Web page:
At the same time, the method of delivery changed, too. “Radio” ceased to indicate simply “programming transmitted by electromagnetic waves” in the late 1990s, when conventional radio stations began to make their output available on the internet. Online-only radio stations sprang up, streaming their shows directly to computers. Free from any regulation and with the internet as a free distribution platform, these early stations echoed the tone of pirate radio stations in the 1960s.

The idea of “audioblogging” – making short voice recordings available for download online – has been around since the early 1980s, but it wasn’t until 2004 that the word “podcasting” was coined by the technology journalist Ben Hammersley in an article for the Guardian. He was looking for a name for the “new boom in amateur radio” that the internet had enabled.

Thanks to technological advances, by the early 2000s, a podcaster could record a sound clip and upload it to his or her feed, and it would arrive automatically on the computer of anyone who had subscribed. Apple began to include podcasts as a default option on iPods; in 2008 iPhones offered a podcast app as standard. The market boomed.

Apple is notoriously reluctant to provide data on its products, but in 2013 it announced that there had been more than a billion podcast subscriptions through its iTunes store, which carried over 250,000 podcasts in 100 languages. In 2016, Edison Research released a study suggesting that 21 per cent of all Americans over the age of 12 had listened to at least one podcast in the past month – roughly 57 million people. Audiobooks, too, are booming in this new age of listening; the New York Times reported that
although publishing revenue in the US was down overall in the first quarter of 2016, digital audio sales had risen by 35.3 per cent.

The vast share of this listening will be solitary. This is because audio is a secondary medium. For all the talk about the rise of “second screening”, it isn’t really possible to do much more than idly scroll through Twitter on your phone as you watch television, but you can easily get things done while you listen to a podcast. Put on a pair of headphones, and you can go for a run or clean out the oven in the company of your favourite show. In this sense, the medium has been a game-changer for commuters and those doing repetitive or manual work: there’s no longer any need to put up with sniffling on the train or your boss’s obsession with Magic FM.

Though podcasts are an internet phenomenon, they have managed to remain free from the culture of trolling and abuse found elsewhere. It is difficult to make audio go viral, because it’s tricky to isolate a single moment from it in a form that can be easily shared. That also deters casual haters. You can’t just copy and paste something a host said into an insulting tweet.

Our new and solitary way of listening is reflected in the subjects that most podcasts cover. While there is the occasional mega-hit – the American true crime podcast Serial attracted 3.4 million downloads per episode in 2014, the year it launched – most shows exist in a niche. A few hundred listeners who share the host’s passion for pens or for music from antique phonographs can be enough to sustain a series over hundreds of episodes (there are real podcasts on both of these topics).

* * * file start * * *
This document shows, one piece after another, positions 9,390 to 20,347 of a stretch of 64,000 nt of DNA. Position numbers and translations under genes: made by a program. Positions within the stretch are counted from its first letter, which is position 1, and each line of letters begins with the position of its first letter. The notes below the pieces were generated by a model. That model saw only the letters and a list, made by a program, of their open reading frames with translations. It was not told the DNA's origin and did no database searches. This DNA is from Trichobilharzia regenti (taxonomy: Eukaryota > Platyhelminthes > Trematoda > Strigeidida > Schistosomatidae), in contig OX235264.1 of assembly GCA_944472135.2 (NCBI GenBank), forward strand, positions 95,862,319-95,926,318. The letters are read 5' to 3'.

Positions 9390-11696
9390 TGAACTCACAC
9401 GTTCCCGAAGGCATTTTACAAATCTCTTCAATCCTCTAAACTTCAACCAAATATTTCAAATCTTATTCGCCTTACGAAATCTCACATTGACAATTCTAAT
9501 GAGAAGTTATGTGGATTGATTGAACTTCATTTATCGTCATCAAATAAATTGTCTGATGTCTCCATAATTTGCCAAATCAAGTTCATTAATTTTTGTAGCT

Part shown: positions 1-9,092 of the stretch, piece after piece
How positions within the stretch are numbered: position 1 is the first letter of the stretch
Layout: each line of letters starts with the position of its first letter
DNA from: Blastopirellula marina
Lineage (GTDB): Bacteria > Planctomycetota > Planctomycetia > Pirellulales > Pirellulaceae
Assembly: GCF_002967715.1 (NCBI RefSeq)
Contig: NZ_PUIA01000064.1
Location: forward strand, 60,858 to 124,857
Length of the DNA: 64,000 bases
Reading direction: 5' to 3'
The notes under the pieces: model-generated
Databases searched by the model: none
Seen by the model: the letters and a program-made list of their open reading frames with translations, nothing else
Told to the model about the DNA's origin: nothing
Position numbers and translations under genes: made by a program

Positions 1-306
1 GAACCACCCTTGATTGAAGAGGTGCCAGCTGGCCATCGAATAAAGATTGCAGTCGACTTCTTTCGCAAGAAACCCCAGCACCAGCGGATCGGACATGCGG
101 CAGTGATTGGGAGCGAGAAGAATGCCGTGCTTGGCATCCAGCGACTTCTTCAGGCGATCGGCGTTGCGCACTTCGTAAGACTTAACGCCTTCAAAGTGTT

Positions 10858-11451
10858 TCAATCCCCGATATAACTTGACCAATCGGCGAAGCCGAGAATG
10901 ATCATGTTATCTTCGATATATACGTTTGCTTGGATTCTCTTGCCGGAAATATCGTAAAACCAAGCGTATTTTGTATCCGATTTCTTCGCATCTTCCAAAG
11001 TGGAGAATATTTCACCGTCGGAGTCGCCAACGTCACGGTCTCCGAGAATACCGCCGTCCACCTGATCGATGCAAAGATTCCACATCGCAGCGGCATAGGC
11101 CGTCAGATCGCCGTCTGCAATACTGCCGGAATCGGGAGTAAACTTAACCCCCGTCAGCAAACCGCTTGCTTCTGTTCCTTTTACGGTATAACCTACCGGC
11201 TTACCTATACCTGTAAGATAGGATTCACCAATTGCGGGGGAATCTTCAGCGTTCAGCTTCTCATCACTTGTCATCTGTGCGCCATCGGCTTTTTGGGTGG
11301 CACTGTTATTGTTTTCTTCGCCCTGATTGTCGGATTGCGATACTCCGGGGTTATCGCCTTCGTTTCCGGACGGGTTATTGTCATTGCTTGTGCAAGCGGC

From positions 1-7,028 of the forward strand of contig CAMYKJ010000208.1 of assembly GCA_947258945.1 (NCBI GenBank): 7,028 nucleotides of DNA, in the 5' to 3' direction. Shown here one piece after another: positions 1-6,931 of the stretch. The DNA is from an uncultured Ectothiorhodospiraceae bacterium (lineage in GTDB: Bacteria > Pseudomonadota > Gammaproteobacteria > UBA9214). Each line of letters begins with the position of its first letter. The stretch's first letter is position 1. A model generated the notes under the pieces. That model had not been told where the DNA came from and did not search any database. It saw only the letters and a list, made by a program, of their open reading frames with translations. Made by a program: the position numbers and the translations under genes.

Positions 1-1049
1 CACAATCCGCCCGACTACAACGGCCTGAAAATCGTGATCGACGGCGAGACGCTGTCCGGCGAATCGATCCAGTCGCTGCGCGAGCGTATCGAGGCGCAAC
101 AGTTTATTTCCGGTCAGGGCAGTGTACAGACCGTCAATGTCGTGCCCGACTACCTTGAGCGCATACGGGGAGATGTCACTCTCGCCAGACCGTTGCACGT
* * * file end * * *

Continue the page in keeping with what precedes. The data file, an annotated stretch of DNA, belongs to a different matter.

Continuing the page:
This is also where the commercial opportunity lies. It costs relatively little to produce even high-quality podcasts, compared to TV or conventional radio, yet they can ­attract very high advertising rates (thanks to the dedication of regular listeners and the trust they have in the host). The US is far ahead of the UK in this regard, and podcast advertising revenue there is expected to grow 25 per cent year on year, reaching half a billion dollars in 2020. Where this was once a hobby for internet enthusiasts, it is now big business, with venture capitalists investing in new networks and production companies. The US network Gimlet attracted $6m in funding in 2015. However, in the UK, the BBC crowds out smaller, independent operations (the trade-off is that it makes undeniably outstanding programmes).

There is even a movement to make listening a communal activity again. The same hipsters responsible for the resurgence of vinyl sales are organising “listening parties” at trendy venues with high-quality sound systems. Live shows have become an important source of revenue for podcasters. Eleanor McDowall, a producer at the Falling Tree radio production company, organises subtitled “screenings” for podcasts in languages other than English. I even have a friend who is part of a “podcast club”, run on the same lines as a monthly book group, with a group of people coming together to discuss one show on a regular schedule.

The next big technological breakthrough for audio will be when cars can support internet-based shows as easily as conventional radio. We might never again gather around the wireless, but our family holidays could be much improved by a podcast.

Caroline Crampton is assistant editor of the New Statesman. She writes a weekly podcast column.

This article first appeared in the 16 February 2017 issue of the New Statesman, The New Times